Annabelle: Creation occupies yet another (maybe gratuitous) slot in James Wan’s The Conjuring universe. Directed by David Sandberg, this movie is a solid horror, coming with a couple jump scares, some creepy dolls, and an adequate storyline that drives the film forward. With all that said, I think The Conjuring 2 is still, by far, the most artfully executed and moving installation in this universe. I haven’t watched the first Annabelle movie, but from my understanding, it was a flop. Maybe later, though. Yet another installation, The Nun, is slated to come out in 2018. Shrugs.
The story goes like this: Toymaker Sam Mullins creates a life-like doll for his young daughter Annabelle. Soon after, his child perishes in a tragic car accident. Many years later, he opens his home to take in a nun and six orphan girls. At first, the girls are excited. Terror strikes when a young girl opens the door to the room that contains the doll.
Overall, I enjoyed the movie, but it wasn’t my favorite horror movie. It offers solid cinematography, good acting, and cohesive, though somewhat simplistic plot. I watched it in a moderately packed theater, and I noticed that there was more whimpering and eye-covering (in anticipating of the next jump scare) than visceral reactions (like screaming, laughing, etc.—audience reactions that I noticed from Jordan Peele’s Get Out). Here are a few things I took home after the movie.
What I Liked:
• Cast and acting: With a stronger story, the actors in this film could’ve been exceptional. I found myself very emotionally drawn to Talitha Bateman and Lulu Wilson, who, respectively play best friends Janice and Linda. Both girls promise to look after one another and harbor a strong desire to be adopted together. Janice is the orphan whose contraction of polio left her with a limp leg. She’s the one who opens the forbidden room and pretty soon after, Linda snoops into the room as well. Bateman and Wilson are incredibly believable in their roles. They both possess a certain kind of guilelessness and spryness that make them really believable in their roles.
I also enjoyed performances from Miranda Otto, who portrays Annabelle’s mother and Stephanie Sigman, who portrays the nun Charlotte who looks after the girls. They executed their roles with the perfect caliber of emotion, Otto with a diffident gravitas and Sigman with a subdued gaiety. While we do get a sketch of these characters, they definitely could use more nuance. Annabelle’s mother is a quiet victim to an unfortunate accident. Charlotte protects the girls and creates an environment where they’re comfortable enough to confess to her. We understand why and how they are the way they are, but we never truly see who they are.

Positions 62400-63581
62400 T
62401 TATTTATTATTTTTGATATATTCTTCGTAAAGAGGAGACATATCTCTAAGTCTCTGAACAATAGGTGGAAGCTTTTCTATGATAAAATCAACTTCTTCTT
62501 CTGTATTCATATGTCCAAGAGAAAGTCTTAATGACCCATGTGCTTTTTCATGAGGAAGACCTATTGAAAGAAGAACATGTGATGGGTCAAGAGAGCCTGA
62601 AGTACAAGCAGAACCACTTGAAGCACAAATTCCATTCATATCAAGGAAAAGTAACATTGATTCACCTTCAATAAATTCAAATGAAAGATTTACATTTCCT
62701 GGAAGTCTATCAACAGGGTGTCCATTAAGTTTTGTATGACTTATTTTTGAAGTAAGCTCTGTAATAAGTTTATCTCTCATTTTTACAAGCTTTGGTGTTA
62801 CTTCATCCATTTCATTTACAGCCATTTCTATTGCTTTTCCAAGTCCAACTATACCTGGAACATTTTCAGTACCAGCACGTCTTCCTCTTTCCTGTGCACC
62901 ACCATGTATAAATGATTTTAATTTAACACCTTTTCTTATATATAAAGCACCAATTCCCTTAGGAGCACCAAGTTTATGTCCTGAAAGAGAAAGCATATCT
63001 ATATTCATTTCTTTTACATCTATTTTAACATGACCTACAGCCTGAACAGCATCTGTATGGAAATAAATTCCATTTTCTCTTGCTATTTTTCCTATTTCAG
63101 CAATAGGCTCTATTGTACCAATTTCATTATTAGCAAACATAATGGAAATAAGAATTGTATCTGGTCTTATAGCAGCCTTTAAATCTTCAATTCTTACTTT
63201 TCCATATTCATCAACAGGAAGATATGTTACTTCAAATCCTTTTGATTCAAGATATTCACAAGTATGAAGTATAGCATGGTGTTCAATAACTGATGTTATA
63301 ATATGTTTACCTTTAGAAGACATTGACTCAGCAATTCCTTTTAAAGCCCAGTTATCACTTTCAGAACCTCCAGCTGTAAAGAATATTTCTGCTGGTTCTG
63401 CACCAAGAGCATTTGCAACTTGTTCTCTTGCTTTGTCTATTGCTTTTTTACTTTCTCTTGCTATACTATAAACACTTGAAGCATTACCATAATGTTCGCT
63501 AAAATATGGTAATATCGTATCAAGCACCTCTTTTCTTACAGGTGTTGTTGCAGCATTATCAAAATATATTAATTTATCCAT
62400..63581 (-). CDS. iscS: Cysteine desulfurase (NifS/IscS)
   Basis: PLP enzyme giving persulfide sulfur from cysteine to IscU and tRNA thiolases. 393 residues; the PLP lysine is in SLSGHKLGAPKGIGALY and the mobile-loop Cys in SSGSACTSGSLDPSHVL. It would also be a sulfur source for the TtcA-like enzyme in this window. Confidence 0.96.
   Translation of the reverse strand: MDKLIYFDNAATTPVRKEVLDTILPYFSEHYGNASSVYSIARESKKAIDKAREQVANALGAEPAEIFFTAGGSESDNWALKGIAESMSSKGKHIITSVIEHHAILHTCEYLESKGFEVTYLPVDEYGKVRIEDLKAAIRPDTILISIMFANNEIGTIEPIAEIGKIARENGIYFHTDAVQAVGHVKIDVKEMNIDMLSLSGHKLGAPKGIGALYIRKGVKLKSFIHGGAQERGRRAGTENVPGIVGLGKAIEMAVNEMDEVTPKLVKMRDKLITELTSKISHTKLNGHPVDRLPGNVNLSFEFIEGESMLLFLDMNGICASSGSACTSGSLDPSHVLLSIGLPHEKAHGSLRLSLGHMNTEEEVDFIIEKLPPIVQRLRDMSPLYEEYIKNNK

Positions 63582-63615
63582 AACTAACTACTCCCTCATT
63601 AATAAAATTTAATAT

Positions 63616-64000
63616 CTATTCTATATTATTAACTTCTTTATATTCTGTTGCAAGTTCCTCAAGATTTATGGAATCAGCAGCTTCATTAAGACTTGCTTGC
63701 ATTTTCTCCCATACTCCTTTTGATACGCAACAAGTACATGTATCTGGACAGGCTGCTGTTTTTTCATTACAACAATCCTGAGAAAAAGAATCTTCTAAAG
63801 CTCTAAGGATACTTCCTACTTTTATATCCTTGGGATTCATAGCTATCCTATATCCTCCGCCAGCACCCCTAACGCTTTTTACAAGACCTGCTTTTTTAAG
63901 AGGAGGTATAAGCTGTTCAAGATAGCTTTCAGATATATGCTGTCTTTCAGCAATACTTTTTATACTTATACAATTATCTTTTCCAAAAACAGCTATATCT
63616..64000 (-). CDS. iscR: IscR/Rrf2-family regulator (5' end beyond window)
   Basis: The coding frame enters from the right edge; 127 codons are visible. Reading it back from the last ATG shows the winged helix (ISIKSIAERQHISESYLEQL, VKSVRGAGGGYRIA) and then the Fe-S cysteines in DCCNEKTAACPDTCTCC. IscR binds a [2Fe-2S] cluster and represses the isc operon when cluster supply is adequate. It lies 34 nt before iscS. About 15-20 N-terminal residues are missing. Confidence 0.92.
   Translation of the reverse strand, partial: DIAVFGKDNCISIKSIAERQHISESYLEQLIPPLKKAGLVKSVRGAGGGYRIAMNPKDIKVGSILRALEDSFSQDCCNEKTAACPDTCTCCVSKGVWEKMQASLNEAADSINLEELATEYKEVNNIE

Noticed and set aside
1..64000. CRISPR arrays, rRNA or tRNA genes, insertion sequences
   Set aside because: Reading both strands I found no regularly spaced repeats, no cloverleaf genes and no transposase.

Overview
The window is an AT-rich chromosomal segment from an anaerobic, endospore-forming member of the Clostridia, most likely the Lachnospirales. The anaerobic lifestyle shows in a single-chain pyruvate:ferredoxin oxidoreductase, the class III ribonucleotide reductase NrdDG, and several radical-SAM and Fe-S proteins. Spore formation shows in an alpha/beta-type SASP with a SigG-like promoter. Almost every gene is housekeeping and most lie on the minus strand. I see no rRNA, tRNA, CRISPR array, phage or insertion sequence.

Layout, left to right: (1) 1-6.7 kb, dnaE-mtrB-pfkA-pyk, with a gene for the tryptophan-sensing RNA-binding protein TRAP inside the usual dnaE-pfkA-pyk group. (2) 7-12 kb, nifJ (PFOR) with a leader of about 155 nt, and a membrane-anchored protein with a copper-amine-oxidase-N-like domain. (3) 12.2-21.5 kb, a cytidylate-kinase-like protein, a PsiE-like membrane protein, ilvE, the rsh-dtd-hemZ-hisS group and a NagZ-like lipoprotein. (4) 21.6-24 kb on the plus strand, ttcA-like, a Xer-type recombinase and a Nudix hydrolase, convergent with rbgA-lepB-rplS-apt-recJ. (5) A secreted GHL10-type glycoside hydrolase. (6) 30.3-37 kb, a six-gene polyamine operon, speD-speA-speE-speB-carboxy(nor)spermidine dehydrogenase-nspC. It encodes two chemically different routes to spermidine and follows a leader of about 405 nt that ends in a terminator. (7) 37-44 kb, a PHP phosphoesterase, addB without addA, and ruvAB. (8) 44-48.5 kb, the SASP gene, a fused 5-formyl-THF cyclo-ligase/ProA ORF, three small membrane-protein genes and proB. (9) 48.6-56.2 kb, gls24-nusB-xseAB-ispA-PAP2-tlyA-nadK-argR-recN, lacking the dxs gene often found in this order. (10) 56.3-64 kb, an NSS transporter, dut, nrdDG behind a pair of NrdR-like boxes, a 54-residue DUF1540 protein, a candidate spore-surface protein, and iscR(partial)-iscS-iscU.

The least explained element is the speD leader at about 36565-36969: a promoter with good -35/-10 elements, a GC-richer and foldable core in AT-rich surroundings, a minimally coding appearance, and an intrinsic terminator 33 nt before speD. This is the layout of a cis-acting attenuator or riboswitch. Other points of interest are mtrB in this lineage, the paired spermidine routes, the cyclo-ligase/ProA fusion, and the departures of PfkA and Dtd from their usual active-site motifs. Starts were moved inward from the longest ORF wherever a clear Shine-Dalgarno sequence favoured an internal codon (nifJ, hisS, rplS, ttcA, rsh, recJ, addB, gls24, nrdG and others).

• Female-centered storyline: The only man in this movie is Samuel Mullins, who, besides for being the person responsible for the inception of the creepy doll, doesn’t play that big of a role. Horror movies typically include waifish female victims (usually, surprise, virgins), with male rescuers and perpetrators. Annabelle: Creation feels different because it’s not a horror flick that runs parallel to a storyline about female adolescence. The young women in this story are fearful and terrified, yes, but they also have a lot of agency and can both fear and be the feared.
• The relationship between horror and grief: The horror of the story, the demonic possession of a creepy doll belonging to a dead girl, is deeply intertwined with grieving parents. It anchors the horror to a more deep-seated fear of loss, which is always a strong pillar to tie with a scary monster or presence.
What Didn’t Work So Well
• Exposition: The exposition of the film felt a little rushed and too convenient, which didn’t entirely sell the point on horror and grief for me. Without spoiling too much, I’ll just say that I wish the explanation for how the doll came to be possessed came earlier and had more development to it. In the third act of the movie, we find out how the doll came to be possessed in a very short span of 3 to 5 minutes. I think this ties in a lot with my earlier point about desiring character development. It very often feels like things happen to the characters in this film rather than the characters making things happen.
• Jump Scares: I’m not entirely spooked by jump scares, but I admit that I do look away from time to time. There’s a novel shock value to the jump scare—it creates a visceral atmosphere of fear when one watches a movie. But sometimes it can feel like a filler, a substitute for a well-crafted, rich plot. The creepiest horror movies ask fundamental questions about what it means to be human and why we fear the unknown. In this movie, I found myself awaiting jump scares, which came and went very predictably.
While I do think that there’s a thread between horror and grief in this movie, I wish it could’ve been more fleshed out—I would’ve been happy to replace a few of the jump scares with more character development.
• That bonus end clip: I sat through the rolling credits of the movie and discussed it with my boyfriend. We noticed a bonus end clip at the end, so we stayed a little longer. It was pretty anti-climactic—basically a close-up shot of something creepy with some erratic, creepy music playing in the background.
I liked Annabelle: Creation. Where it lacks in substantial depth, it makes up for with good acting and creepy, beautiful Americana cinematography. I don’t think it was the best horror movie I’ve seen this year, but it makes for a fun spook to watch with friends.